SINGAPORE: Oil producers from Africa to the Americas have a growing opportunity to supply crude to the Asia-Pacific, as the region’s output stagnates and massive refining capacity comes online in China and India.
Asian refiners import — mostly from the Middle East — more than twice the volume of crude produced regionally, and have been taking more shipments from West Africa since 2009. The last two years they have also been buying more from Europe, Canada and South America whenever prices and shipping costs allow.
Now, with regional producers struggling to hold supply steady as mature fields decline, Kazakhstan, Nigeria and Mexico are looking to ship more crude to Asia as the US shale oil boom slashes the need for imports there.
“US imports are down and what they are not importing are mostly light sweets from Africa because crude produced in the US is also light sweet,” said Thailand-based independent oil analyst John Vautrain.
Asia will require an additional 300,000 barrels per day(bpd) of low-sulphur or sweet crudes in 2014 compared with last year, to meet demand from new refineries and for blending with cheaper, low quality oil, according to an oil company analyst.
The Asia-Pacific, which produces mainly sweet crudes, had been expecting a boost this year from higher output in Indonesia and Malaysia. But project delays in the Southeast Asian nations highlight challenges in meeting the broader region’s growing demand, especially given a lack of big oil discoveries.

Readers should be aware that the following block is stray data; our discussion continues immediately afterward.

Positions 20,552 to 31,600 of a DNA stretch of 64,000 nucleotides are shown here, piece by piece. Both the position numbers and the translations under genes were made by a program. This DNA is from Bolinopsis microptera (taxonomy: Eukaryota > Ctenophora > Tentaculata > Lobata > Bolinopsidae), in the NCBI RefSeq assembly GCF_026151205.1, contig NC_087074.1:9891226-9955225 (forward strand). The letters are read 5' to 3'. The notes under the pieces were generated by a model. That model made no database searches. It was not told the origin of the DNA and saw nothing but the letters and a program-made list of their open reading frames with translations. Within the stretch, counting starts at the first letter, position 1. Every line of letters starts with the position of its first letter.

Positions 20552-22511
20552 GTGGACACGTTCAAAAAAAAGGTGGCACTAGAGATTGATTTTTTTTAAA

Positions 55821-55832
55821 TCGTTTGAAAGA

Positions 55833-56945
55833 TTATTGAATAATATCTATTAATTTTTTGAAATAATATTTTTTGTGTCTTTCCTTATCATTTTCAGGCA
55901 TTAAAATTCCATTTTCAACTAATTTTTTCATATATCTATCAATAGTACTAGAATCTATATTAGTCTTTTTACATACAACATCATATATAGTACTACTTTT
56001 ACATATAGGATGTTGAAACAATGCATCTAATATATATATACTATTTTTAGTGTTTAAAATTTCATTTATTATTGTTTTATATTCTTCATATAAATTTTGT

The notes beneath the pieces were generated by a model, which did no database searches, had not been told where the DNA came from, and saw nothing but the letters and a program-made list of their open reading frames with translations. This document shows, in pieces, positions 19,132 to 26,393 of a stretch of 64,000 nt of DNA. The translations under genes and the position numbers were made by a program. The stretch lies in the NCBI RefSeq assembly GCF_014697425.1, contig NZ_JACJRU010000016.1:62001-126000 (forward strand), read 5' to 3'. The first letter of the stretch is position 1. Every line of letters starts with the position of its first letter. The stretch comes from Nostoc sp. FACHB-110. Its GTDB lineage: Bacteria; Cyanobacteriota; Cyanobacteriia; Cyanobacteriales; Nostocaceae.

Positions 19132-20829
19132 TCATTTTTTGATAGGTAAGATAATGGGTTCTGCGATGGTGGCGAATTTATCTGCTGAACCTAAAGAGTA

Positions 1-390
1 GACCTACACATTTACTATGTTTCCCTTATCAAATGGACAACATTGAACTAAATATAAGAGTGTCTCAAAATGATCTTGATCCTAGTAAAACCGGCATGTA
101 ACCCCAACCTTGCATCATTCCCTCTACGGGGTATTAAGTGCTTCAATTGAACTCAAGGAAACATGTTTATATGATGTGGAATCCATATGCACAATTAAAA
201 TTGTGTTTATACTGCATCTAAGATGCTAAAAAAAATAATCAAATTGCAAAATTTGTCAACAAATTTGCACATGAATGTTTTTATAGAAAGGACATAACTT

“It’s an increasingly mature region particularly for oil,”said Andrew Harwood, southeast Asia upstream analyst at Wood Mackenzie. “Going forward there’s probably going to be fewer discoveries ... with a greater emphasis required on increasing recovery from existing projects.”
Still, the volume of the additional imports depend not only on how fast regional oil demand grows versus flattening output growth, but also on how desperate suppliers from other regions become as export opportunities slump in other markets.
Asia-Pacific oil demand overall is forecast to grow 500,000bpd, or 1.5 percent, to 30.6 million bpd this year, with China’s oil use rising 3.4 percent and India’s 2.4 percent, according to the International Energy Agency.
That is measured against Asian oil output that is expected to rise just 110,000 bpd, or 1 percent, to reach 8.35 million bpd in 2014, according to consultancy Wood Mackenzie.
Potential substitutes to fill the gap are not only sweet crude grades from Africa, but also high-sulphur grades from theMiddle East and Latin America, Vautrain said.